During your master's program, start thinking about a doctorate and where you could earn it. As you evaluate each program, consider the following factors:

  • Industry reputation
  • Curriculum
  • Specialization options
  • The employment rate of graduates
  • Cost
  • Admission requirements

Steps to Getting a Doctoral Degree

Earning a doctoral degree is not for the faint of heart. Being selected for admission to a doctoral program is a highly competitive process, and the required coursework is also demanding. That said, many doctoral candidates and degree holders report that the work and commitment involved in earning their doctorate is deeply rewarding and becomes a huge source of personal pride.

So, once you know that you are interested in the possibility of earning a doctoral degree, what are the steps involved in making it a reality?

First, you’ll need to complete the prerequisite of an undergraduate degree, which typically takes four years. During that time, completing an internship in your area of concentration can give you a leg up when it’s time to then pursue your advanced degree. In addition, working to maintain a high GPA will enable you to meet minimum grade requirements for earning your advanced degrees. During the end of your undergraduate tenure, you may need to study for and take the GRE or other standardized test for entrance into grad school programs.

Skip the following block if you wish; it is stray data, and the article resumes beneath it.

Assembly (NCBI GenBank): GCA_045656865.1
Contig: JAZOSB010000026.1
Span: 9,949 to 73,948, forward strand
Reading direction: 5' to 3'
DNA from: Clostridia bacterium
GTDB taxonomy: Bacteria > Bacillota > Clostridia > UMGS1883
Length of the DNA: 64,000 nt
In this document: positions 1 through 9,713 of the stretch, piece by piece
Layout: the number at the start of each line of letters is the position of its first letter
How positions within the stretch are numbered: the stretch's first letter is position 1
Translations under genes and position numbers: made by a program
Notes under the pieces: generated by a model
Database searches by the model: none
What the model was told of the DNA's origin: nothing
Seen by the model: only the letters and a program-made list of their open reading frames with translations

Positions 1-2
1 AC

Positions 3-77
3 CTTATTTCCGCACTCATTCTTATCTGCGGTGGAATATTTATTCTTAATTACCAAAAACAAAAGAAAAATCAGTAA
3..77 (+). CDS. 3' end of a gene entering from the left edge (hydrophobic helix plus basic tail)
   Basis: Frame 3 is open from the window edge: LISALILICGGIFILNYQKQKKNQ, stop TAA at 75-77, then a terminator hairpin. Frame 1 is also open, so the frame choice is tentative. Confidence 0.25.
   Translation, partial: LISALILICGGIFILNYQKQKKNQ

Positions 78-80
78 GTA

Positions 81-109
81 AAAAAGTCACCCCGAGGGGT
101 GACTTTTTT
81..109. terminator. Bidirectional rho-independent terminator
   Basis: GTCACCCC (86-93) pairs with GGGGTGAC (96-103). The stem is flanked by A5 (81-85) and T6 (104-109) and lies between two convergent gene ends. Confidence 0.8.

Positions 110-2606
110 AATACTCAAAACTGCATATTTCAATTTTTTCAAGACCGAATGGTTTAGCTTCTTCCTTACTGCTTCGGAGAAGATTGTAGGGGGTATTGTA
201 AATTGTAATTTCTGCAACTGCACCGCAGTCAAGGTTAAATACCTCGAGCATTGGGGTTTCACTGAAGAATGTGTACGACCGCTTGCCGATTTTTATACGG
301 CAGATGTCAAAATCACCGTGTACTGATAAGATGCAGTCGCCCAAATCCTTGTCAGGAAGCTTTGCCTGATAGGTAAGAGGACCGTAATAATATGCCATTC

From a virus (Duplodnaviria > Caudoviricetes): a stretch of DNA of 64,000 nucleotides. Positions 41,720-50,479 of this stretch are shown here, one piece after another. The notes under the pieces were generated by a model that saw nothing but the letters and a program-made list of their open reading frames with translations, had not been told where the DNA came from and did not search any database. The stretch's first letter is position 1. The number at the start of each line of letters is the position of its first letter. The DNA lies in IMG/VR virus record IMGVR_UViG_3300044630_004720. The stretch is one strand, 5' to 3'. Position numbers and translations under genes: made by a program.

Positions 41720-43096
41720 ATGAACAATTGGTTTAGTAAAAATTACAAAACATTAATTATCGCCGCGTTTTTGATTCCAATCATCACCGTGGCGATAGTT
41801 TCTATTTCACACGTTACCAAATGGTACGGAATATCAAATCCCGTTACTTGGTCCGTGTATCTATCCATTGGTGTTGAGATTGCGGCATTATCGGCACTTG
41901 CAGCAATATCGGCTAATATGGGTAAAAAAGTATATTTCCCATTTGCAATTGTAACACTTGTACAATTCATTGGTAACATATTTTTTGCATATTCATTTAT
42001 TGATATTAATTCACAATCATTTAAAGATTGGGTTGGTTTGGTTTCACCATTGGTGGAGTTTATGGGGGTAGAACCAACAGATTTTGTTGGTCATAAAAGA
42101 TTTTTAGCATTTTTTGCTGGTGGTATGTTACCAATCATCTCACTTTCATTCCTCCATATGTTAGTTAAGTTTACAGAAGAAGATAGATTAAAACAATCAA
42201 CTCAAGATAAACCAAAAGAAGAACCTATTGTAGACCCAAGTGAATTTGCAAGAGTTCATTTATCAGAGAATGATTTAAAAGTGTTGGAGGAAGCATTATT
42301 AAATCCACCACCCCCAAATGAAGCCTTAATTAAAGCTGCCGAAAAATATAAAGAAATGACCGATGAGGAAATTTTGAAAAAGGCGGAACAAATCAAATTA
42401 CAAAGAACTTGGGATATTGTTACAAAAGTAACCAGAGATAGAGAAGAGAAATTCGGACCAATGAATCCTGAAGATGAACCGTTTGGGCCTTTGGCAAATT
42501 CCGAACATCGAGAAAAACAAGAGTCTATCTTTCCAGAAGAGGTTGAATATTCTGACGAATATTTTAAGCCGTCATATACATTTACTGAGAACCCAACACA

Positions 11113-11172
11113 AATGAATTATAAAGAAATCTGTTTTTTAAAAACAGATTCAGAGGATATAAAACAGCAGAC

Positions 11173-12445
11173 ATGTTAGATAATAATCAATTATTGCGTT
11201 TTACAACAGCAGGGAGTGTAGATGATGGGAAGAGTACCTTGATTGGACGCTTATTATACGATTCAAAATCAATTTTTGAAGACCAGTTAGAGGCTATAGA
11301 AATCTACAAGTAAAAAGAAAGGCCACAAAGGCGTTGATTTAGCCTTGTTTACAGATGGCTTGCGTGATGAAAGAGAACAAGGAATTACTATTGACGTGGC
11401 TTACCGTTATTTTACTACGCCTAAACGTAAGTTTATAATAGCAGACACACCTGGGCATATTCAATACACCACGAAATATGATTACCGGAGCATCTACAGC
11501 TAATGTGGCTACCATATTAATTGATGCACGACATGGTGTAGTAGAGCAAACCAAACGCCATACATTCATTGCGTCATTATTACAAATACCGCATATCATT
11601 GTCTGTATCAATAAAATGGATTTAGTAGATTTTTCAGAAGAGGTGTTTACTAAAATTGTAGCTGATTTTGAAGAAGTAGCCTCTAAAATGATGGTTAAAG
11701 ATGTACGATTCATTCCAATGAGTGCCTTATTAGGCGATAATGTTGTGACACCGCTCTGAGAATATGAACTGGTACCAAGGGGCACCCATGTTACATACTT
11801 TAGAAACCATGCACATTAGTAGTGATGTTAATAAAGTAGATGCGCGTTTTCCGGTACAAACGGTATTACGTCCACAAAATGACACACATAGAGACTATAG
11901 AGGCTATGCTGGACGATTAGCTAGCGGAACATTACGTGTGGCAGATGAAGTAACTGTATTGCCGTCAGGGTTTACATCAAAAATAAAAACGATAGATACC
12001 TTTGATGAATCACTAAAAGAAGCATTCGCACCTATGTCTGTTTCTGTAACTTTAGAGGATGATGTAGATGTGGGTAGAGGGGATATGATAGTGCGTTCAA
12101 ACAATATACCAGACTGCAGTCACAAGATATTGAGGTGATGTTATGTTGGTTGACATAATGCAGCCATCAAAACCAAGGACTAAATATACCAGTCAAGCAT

The next step on your journey to a doctorate is to earn your master’s degree. It’s important to note that a master’s degree may not always be required as part of your doctoral degree journey. Earning a master’s degree typically takes two years, but it can take longer, especially if you are working full time during your studies. Some master’s programs can be accelerated, allowing focused learners to earn their degree in less than two years. 

With an undergraduate degree and a master’s degree under your belt, plus a solid GPA and experience, you’re now ready to find your best doctoral program. Make a plan for applying to doctoral programs that truly excite you. After all, you may be working and studying for at least five more years. You want to be sure that the you program you select is the right fit for you and that you are setting yourself up for day-to-day success.

Once you have researched prospective programs that feel like a great fit, it’s time to apply. Because more supporting materials are required of you when you apply to doctoral programs, you should plan to devote plenty of time to gathering and organizing all the required documentation so you can be ready to send it out well before before the deadline. If at all possible, try to visit any program that you apply to in person; talk to staff and other students to gain insights that might not otherwise be easy to acquire.

As soon as you start hearing back from schools, it may be time to make some important decisions. Some experienced applicants recommend creating a spreadsheet with information about each program that accepts you. Top-level considerations include the cost to attend as whether you will be eligible for any aid, grants, or work opportunities. How is the housing market in that area?  Will you be able to live comfortably? Ideally, your answers and decisions should minimize any potential stress, allowing you to focus on your studies and bring home that coveted degree.